CRYPTO NEWS

Front-end (Next.js) – font and position of header are not working properly

Hi I’m going through this tutorial from Patrick Collins – https://www.youtube.com/watch?v=8bMrko6iD9Q&t=4994s Should look like the first pic (Bold word of Lottery and Connect Wallet should be located on the right side) but mine looks like the second… (compiling is being successful and refreshed several times as well)

My Header.js code (exact same as the tutorial) is the following

import { ConnectButton } from "web3uikit";  export default function Header() {     return (         <nav className="p-5 border-b-2 flex flex-row">             <h1 className="py-4 px-4 font-bold text-3xl">Lottery!</h1>             <div className="ml-auto py-2 px-4">                 <ConnectButton moralisAuth={false} />             </div>         </nav>     ) }  

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North Korea Leads the World in Crypto Crime (Report)

According to Coincub, the country has over 15 documented instances of crypto crime, with proceeds conservatively estimated at $1.59 billion. The other top four countries closely following the hermit kingdom are the US, Russia, China, and the UK. North Korea Reigns Supreme Even though the true extent of North Korea’s contribution to global crypto crime::Listen

According to Coincub, the country has over 15 documented instances of crypto crime, with proceeds conservatively estimated at $1.59 billion. The other top four countries closely following the hermit kingdom are the US, Russia, China, and the UK.

North Korea Reigns Supreme

Even though the true extent of North Korea’s contribution to global crypto crime rates is unknown, Coincub stated that DPRK’s cyber program is large and well-organized.

A vast majority of citizens in the country struggle with food insecurity and undernutrition, and lack of access to basic services. They do not have access to the global internet. Yet the country has become a hacking superpower.

Economically isolated from the rest of the world, North Korea has managed to birth a breed of hackers that have spearheaded some of the most catastrophic breaches. When it comes to crypto crime, skilled North Korean hackers have stolen funds for the country’s weapons programs by carrying out a series of profitable cyberattacks.

The report suggests that all attacks originating from the DPRK are likely state-sponsored because internet access is controlled exclusively by Pyongyang. The country’s cyber army has targeted governments and private organizations across the world, the proceeds of which are poured into the national defense budget.

The crypto industry saw a major turning point in 2020-2021. It was during this time that a UN report claimed that North Korean hackers stole over and launched seven further attacks on such platforms to help fund their nuclear program. Cryptocurrency is one of the main sources of internet-based income generation in the country, and due to comprehensive international sanctions, all such transactions are fraudulent.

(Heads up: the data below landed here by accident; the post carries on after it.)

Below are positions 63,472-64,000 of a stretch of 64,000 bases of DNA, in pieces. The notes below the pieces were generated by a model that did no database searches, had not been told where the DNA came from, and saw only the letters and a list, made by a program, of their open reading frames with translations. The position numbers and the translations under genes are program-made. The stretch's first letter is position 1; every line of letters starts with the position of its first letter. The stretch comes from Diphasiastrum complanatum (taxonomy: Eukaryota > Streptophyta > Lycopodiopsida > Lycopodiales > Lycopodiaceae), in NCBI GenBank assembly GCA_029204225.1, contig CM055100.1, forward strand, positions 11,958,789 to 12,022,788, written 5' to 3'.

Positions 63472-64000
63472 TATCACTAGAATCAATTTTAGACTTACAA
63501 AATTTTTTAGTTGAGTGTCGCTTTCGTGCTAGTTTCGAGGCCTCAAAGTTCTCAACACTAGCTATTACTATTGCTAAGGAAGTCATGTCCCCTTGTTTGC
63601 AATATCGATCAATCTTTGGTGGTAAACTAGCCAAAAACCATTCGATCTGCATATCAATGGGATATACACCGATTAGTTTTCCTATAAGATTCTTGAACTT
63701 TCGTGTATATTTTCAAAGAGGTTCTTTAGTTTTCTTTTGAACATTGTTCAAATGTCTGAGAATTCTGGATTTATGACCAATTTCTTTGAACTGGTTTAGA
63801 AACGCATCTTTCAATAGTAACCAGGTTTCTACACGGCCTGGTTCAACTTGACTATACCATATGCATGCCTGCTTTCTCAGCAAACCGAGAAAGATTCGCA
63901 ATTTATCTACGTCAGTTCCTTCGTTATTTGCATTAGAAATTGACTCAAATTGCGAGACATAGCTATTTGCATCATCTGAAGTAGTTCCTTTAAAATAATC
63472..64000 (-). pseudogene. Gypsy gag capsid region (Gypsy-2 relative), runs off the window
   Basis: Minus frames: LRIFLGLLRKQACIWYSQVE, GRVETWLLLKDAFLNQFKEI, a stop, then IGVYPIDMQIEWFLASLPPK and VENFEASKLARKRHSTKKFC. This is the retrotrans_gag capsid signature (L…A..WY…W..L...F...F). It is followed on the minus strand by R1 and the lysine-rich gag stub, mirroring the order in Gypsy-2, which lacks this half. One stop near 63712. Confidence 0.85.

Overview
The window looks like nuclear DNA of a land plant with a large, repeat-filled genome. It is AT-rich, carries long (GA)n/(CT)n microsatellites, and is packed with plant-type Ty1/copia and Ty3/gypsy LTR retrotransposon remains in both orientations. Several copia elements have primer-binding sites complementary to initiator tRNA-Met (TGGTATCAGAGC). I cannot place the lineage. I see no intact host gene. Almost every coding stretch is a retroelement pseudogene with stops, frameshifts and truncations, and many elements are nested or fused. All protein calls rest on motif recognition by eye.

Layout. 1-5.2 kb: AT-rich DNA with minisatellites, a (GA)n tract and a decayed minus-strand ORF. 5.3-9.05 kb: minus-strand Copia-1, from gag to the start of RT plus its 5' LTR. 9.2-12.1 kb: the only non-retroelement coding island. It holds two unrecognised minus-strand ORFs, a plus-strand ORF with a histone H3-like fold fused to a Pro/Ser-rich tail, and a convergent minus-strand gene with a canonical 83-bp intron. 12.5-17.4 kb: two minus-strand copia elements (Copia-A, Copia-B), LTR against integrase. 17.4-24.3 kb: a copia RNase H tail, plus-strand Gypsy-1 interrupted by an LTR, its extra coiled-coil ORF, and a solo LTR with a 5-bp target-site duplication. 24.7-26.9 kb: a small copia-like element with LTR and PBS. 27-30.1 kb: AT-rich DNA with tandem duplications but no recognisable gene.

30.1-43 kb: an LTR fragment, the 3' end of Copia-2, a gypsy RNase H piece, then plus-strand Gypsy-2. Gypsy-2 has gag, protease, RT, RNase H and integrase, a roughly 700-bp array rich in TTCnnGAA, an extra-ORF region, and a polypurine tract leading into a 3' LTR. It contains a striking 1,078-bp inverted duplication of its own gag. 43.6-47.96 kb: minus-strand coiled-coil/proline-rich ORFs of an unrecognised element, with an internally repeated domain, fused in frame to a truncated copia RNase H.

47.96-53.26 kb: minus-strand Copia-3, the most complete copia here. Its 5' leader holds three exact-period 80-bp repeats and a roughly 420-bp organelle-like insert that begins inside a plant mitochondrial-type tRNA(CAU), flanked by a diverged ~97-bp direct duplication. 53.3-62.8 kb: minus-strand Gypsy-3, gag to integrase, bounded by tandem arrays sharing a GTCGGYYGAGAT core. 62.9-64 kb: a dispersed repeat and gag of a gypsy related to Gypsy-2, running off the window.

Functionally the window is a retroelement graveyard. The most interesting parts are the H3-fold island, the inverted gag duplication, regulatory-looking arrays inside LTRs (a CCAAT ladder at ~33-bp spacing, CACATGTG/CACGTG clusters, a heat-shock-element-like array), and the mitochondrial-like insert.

South Korean exchanges remain the most targeted. Bithumb, for one, was attacked four times by DPRK’s hackers. In total, the latter pocketed $60 million.

State-backed hacker group – Lazarus Group – was behind some of the biggest exploits in the last decades, including the Sony attack in 2014. The WannaCry hack was yet another stunt by the group that led to a massive ransomware cyberattack hitting institutions across the world in 2017.

The attack lasted for over 7 hours affecting around 200,000 computers in 150 countries. The main targets were Russia, India, Ukraine, and Taiwan. More recently, the group drained more than $620 million from Axie Infinity’s Ronin bridge earlier this year.

DPRK’s cyber program, which reportedly consists of 7,000 employees and operations in more than 150 countries, is likely to have conducted many heists that were never proven. With the rapid shift in the crypto space, DPRK’s hackers have also adapted to Web3 and are currently targeting DeFi, as per several US government agencies.

Crypto Winter and North Korea’s Stolen Crypto Stash

One of the world’s most brutal and authoritarian regimes may have been leading in crypto crime, but the recent market downturn, its ill-gotten stash of coins and tokens.

As reported by CryptoPotato recently, the market-wide rout has hit the malicious entities in North Korea as well. The relentless declines in the crypto markets may have affected North Korea’s ability to carry out more heists and hacks on the sector.

Front-end (Next.js) – font and position of header are not working properly

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